Forest conservation vs. illegal logging

Forest - our protection and resource

Illegal logging and legal over-logging are one of the big problems in the Philippines. Before a tree is cut, it has three extremely important tasks: transform CO2 into wood and oxygene, secure the slope and hold back water.

Logging is needed – for men and for the forest. In a forest, where no old trees are cut, no young trees will grow. Men need wood for construction, houses and ships, furniture and finally a coffin. This is all OK, when the balance between cutting and growing is at even level.

Unfortunately Filipinos know only two positions: on/off, full power karaoke/no karaoke, freezing aircon/no aircon. In this way they also understand logging: Lots of trees/no tree at all.

Forest - our protection and resourcee
Imagine a typhoon here! The forest on the left would slow down the wind-speed and absorb millions of cubic-meters of water. The man made desert on the right would wash out, provoke landslides and kill you and me. 

The government and its environment agency, the Department of Environment and Natural Resources (DENR) acts like Sisyphus in the Greek mythology. They catch one illegal logger and two new ones start their business.

At least once per week you can read headlines in the newspapers underlining this Don Quixote fight. Read just some sample headlines from January this year:

  • 25 trucks of logs seized from 3 Lanao del Sur villages | The Inquirer, 03/01/2012
  • Harsh penalties vs illegal loggers | The Journal Online, 04/01/2012
  • ARMM gov’t prepares illegal logging charges | The Inquirer, 06/01/2012
  • Joint army, environment troops seize illegal logs | PIA (Philippine Information Agency), 07/01/2012
  • Police seizes P6M worth of illegally cut lumbers in 2011 | PIA (Philippine Information Agency), 15/01/2012
  • Moro rebels’ help vs illegal logging sought | Sun Star Davao, 19/01/2012
  • Illegal loggers charged | Sun Star Zamboanga, 22/01/2012
  • Rufus bill seeks life imprisonment vs loggers | Mindanao Gold Star Daily, 30/01/2012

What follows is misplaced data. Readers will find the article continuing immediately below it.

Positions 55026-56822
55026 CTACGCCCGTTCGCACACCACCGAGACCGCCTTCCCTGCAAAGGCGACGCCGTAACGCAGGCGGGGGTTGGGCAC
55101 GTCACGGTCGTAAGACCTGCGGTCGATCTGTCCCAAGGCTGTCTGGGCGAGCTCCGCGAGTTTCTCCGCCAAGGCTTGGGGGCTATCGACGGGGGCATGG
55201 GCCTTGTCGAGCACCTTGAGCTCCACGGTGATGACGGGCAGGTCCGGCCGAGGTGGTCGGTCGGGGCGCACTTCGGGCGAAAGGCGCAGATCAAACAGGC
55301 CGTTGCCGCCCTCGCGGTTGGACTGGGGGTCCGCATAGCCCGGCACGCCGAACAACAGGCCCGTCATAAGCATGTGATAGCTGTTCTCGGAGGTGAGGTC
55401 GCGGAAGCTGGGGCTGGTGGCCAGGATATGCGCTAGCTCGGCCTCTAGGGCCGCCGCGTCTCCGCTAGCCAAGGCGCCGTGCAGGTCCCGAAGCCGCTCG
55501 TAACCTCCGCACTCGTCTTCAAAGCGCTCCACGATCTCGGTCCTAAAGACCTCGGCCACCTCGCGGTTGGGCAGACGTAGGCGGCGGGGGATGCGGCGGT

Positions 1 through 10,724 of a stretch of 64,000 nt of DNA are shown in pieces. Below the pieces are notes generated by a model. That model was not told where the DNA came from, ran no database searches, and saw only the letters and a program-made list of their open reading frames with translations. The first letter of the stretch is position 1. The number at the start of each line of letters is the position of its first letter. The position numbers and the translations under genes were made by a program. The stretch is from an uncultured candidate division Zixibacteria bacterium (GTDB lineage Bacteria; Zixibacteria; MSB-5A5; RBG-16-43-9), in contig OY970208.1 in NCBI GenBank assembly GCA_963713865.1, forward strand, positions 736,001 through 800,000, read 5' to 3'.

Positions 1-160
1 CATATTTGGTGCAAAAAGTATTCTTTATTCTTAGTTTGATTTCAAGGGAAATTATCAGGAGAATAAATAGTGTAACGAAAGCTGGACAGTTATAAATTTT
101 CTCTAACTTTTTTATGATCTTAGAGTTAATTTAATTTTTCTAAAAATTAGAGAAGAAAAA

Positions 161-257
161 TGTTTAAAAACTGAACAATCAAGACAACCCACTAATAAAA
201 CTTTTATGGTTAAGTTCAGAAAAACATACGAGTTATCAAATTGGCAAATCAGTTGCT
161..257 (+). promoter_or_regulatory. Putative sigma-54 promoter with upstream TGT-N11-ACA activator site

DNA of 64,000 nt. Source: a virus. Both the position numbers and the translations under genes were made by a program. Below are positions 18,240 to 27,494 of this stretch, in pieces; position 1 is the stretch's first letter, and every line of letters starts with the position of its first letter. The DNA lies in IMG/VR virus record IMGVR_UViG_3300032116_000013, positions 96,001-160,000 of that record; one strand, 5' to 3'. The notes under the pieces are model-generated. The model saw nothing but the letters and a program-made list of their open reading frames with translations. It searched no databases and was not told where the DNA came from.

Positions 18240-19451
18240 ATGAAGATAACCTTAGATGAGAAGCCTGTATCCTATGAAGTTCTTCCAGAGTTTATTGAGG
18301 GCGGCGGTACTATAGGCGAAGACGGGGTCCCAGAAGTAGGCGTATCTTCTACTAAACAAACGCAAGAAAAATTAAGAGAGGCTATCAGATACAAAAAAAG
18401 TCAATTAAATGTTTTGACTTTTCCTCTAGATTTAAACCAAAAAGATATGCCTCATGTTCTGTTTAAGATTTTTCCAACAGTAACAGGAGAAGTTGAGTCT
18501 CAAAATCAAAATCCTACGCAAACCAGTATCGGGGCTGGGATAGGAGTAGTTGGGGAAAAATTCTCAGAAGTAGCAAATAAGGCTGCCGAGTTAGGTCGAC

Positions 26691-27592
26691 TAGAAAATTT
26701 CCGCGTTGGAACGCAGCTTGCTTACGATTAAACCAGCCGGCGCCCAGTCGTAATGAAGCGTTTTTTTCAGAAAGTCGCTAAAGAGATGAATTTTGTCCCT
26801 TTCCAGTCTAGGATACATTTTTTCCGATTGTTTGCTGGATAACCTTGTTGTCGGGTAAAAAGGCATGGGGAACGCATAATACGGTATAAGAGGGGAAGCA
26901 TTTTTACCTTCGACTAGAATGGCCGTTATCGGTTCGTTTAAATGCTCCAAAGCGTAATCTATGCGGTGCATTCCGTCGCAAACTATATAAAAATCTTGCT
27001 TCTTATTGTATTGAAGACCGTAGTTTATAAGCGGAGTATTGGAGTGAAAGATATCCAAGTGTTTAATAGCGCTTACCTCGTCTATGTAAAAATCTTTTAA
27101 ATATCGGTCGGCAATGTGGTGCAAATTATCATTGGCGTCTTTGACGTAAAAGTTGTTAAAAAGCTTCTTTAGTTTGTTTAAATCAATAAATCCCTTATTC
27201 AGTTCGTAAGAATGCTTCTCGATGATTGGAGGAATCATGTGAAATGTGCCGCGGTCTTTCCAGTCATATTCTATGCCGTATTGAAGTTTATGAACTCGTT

If you want to read them all, here is the link Link

But there is hope!

An article from Maurice Malanes in yesterday’s Inquirer might describe the beginning of a new era: 

Rewarding tribal folk for forest conservation

Tingguian elder Magno Dumas has committed himself to guard and protect every species of trees, plants, wild game and fresh water fish in Tubo, a remote upland town in Abra.
“Without the forests, we’d starve,” he says. The forests feed the springs and rivers that irrigate fields, give potable water and help supply the villagers’ protein needs in the form of fresh water fish and wild game like wild pigs and deer.
“And without the forests, we’d be deprived of comfortable shelter,” says Dumas, one of Tubo’s volunteer forest guards.
In Tubo (population: 9,000), village members can harvest trees from the forests for their housing needs only but are barred from cutting trees for sale.
They can sell other forest products such as rattan. But even gathering rattan is regulated by a traditional practice called “lapat.”
Lapat is a Tingguian forest management practice of imposing an off-season for harvesting vital resources to allow them to regenerate. For example, under lapat rules, pregnant and very young wild pig and deer must be spared.

Read the whole article here Link

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